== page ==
In today's tough economic conditions, Baltimore insurance agent Tom Carroll of Diversified Insurance Industries says too few employers understand that their workers’ compensation modification factor – a number that directly affects premium costs – has a "perfect score" they should working to reach.
The modification factor, calculated using a company's payroll and loss experience, is used to weight the premiums a company pays for workers’ compensation insurance. An average modification factor is 1.0, but according to Carroll, “What's really important is for a company to know its minimum mod.”
The minimum modification factor varies based on a company's industry and payroll, but any company eventually can eventually reach its minimum modification factor by adopting excellent practices in loss control and prevention.
Carroll suggests companies identify their minimum modification factor and analyze them to gain insight into loss trends. He helps his clients understand how issues such as diligent hiring practices will decrease claim frequency, how an injury management coordinator will improve outcomes of injuries that occur and how to prepare for a premium audit.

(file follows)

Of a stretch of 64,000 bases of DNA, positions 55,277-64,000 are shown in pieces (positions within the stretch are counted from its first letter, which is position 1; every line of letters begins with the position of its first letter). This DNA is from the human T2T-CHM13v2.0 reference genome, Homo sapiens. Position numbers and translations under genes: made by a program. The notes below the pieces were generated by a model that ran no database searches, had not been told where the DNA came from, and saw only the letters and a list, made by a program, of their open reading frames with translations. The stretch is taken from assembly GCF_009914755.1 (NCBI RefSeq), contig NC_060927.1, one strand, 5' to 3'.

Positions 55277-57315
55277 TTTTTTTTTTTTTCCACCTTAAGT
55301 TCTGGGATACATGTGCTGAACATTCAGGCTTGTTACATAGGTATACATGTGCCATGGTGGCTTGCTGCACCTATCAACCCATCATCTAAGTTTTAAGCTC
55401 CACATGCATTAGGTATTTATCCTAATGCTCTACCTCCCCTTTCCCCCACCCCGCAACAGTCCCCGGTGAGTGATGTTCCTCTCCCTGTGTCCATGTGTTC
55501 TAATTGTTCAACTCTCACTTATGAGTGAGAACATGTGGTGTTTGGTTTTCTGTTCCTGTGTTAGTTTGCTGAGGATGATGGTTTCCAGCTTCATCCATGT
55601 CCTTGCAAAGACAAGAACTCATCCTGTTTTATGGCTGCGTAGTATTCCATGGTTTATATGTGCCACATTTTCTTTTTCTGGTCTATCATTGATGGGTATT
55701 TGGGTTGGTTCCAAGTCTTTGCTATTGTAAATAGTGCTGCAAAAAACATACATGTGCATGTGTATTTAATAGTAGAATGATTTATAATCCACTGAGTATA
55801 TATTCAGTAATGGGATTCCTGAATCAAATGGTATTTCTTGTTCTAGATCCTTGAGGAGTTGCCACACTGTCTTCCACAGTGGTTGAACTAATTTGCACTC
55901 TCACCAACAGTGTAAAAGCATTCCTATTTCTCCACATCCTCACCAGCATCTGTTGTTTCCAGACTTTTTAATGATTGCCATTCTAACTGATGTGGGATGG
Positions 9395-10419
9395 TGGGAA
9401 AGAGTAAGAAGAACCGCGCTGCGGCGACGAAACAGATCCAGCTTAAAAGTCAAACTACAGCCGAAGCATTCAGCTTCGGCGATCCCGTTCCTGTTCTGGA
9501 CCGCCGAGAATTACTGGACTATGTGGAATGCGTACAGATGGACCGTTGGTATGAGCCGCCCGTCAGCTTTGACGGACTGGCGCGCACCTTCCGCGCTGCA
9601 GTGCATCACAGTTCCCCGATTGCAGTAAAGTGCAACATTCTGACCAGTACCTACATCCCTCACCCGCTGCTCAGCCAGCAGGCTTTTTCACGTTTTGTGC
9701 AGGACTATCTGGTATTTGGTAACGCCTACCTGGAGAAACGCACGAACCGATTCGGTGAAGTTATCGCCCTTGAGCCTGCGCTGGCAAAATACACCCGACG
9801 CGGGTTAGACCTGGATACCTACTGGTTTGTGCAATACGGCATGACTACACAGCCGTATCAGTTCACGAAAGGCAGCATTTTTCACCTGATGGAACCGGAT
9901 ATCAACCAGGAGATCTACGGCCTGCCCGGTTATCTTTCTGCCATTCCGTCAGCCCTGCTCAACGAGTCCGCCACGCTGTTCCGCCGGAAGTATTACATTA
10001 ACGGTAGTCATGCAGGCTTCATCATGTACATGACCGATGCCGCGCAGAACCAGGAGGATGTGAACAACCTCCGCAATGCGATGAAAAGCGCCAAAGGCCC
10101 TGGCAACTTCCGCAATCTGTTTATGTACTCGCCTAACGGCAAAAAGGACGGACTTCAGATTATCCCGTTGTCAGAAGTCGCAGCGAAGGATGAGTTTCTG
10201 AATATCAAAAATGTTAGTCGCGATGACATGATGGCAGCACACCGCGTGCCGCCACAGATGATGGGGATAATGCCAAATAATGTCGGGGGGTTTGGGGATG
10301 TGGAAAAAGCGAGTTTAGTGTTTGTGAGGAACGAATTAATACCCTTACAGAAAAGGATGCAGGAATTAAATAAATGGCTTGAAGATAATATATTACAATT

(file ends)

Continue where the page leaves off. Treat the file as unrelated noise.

Diversified, where Carroll works, provides these services through WorkCompEdge, a web-based service dedicated to helping employers reduce workers comp costs and improve productivity.
Diversified "goes the extra mile to provide clients with resources and value beyond standard workers’ compensation insurance policies," said WorkCompEdge CEO Tim Coomer.
For further information, contact Carroll at 410-319-0600 or [email protected] Employers also can read the award-winning blog at http://www.WorkCompEdge.com.